The latest climate data and methodology updates to, a free tool for understanding wildfire risks across the United States, reveal that over 115 million people—more than one-third of the U.S. population—live in counties with high wildfire risk.

Wildfire Risks to Communities is a U.S. Forest Service website operated in partnership with Headwaters Economics and Pyrologix. Since 2020 it has provided community leaders, researchers, and policymakers with data and solutions about wildfire threats to cities, towns, tribal areas, counties, and states.

The significant updates now available at include new weather data, the latest vegetation and fuel information, improved data about buildings and housing units, and the latest advances in wildfire simulation modeling. These improvements bring together the best available science to provide more precise insights into wildfire risks for the entire United States.

Wildfire disproportionately affects some communities

In addition to revealing that nearly one-third of the U.S. population lives in high-risk areas, the updates help illustrate the many ways that the wildfire crisis threatens communities nationwide, and that some populations face disproportionate impacts:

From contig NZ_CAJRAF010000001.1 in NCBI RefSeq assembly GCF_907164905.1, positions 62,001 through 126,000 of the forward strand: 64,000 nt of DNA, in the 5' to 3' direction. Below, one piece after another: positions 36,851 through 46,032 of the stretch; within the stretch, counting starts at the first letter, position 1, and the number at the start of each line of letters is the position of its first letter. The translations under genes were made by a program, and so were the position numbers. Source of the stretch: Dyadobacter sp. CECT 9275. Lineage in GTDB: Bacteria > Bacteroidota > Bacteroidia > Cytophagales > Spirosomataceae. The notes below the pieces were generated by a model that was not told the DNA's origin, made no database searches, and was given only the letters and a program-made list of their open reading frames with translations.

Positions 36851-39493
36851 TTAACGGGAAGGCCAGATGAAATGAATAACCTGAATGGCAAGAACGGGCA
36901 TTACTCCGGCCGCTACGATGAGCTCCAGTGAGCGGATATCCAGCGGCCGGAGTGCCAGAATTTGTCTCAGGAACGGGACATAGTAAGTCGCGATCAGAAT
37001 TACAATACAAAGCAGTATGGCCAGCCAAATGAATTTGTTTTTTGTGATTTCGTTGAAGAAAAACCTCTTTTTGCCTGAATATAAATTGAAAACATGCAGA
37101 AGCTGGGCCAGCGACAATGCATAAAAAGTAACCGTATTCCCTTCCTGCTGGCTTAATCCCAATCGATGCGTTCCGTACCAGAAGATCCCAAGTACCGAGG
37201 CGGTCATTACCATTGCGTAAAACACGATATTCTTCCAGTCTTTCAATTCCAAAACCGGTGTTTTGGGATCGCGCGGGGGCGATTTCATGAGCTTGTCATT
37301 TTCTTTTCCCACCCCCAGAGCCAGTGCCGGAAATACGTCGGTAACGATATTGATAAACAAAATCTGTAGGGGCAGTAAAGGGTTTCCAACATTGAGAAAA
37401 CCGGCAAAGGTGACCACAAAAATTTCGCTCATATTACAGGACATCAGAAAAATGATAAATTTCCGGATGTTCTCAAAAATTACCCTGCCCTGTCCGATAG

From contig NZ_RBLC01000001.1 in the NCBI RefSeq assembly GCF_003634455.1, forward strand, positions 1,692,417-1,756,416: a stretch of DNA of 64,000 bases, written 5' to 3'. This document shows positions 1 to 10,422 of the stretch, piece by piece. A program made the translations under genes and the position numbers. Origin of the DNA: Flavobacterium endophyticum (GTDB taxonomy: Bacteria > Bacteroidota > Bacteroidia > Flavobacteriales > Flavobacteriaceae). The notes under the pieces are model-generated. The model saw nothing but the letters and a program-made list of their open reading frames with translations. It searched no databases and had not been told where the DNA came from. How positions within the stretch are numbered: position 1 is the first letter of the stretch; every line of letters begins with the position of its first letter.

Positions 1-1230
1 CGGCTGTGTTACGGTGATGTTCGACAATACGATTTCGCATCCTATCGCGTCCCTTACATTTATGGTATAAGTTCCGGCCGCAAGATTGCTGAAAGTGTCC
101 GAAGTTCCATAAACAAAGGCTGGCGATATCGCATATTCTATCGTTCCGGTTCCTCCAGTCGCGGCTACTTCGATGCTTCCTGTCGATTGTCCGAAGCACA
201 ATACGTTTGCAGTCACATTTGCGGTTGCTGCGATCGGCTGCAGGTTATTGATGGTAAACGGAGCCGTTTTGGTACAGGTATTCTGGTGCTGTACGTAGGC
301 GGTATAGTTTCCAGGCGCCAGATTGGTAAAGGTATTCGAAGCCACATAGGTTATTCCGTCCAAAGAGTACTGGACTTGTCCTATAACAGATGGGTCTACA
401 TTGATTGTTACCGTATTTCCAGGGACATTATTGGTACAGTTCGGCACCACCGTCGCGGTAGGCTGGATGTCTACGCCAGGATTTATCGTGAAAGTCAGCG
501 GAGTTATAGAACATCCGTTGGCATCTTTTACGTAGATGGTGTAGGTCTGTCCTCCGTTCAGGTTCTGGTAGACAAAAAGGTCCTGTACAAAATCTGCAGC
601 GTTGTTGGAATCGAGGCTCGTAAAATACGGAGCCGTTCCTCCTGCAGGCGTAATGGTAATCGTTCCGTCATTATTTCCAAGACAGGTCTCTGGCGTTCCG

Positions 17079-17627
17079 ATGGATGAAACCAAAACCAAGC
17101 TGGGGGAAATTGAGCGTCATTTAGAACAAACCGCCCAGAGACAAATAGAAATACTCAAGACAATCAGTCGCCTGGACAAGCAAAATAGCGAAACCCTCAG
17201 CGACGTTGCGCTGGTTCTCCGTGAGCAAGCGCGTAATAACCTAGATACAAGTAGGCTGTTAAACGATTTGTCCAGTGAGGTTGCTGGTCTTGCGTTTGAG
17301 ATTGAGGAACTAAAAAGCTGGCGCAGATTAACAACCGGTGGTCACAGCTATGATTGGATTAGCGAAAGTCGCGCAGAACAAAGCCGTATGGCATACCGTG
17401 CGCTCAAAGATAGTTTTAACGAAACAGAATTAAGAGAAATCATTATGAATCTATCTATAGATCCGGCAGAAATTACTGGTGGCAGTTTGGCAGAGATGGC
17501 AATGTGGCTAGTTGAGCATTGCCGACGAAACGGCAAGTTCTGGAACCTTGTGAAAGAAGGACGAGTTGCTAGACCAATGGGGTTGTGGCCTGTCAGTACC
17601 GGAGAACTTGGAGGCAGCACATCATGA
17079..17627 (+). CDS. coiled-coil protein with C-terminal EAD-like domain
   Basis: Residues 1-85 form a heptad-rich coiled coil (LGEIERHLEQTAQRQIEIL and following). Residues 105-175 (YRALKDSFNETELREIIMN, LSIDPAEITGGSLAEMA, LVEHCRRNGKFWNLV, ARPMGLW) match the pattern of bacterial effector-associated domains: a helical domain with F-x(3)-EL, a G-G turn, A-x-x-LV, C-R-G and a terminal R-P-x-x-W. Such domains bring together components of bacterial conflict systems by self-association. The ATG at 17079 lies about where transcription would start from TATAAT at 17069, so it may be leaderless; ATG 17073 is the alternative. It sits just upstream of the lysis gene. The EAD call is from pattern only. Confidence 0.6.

• More than 48 million buildings (about one-third of all structures) are in high-risk counties. The new data demonstrate the urgent need to protect thousands of vulnerable communities.
  • The Pacific Northwest has higher risk than previously understood. More than 60% of counties in Washington and Oregon have high wildfire risk, up from 47% in previous models.
  • Nearly three out of four people living in tribal areas live in places with high risk.
  • Nearly one in five places with high wildfire risk also have a greater percentage of people over the age of 65.
  • Nearly 20% of places with high wildfire risk have a large number of mobile homes, putting a significant portion of the nation’s affordable housing stock and the people who live there at much higher risk.

Resources to reduce risk

Navigation and curated resources have also been added to to help communities learn about populations that may face challenges and discover new solutions that can help neighborhoods become wildfire ready. Resources describe how to use ignition-resistant building materials, evacuation readiness, land use planning, preparing for smoke, equitable risk reduction, and funding for wildfire resilience. The site includes resources to help communities apply for and administer federal grants for wildfire resilience.

Kelly Pohl       406.599.7841

Kelly is Associate Director of Headwaters Economics. With more than a decade of experience in nonprofit leadership, she oversees operations and quality control, tracks national policies, coordinates communications, and manages programs to meet organizational goals.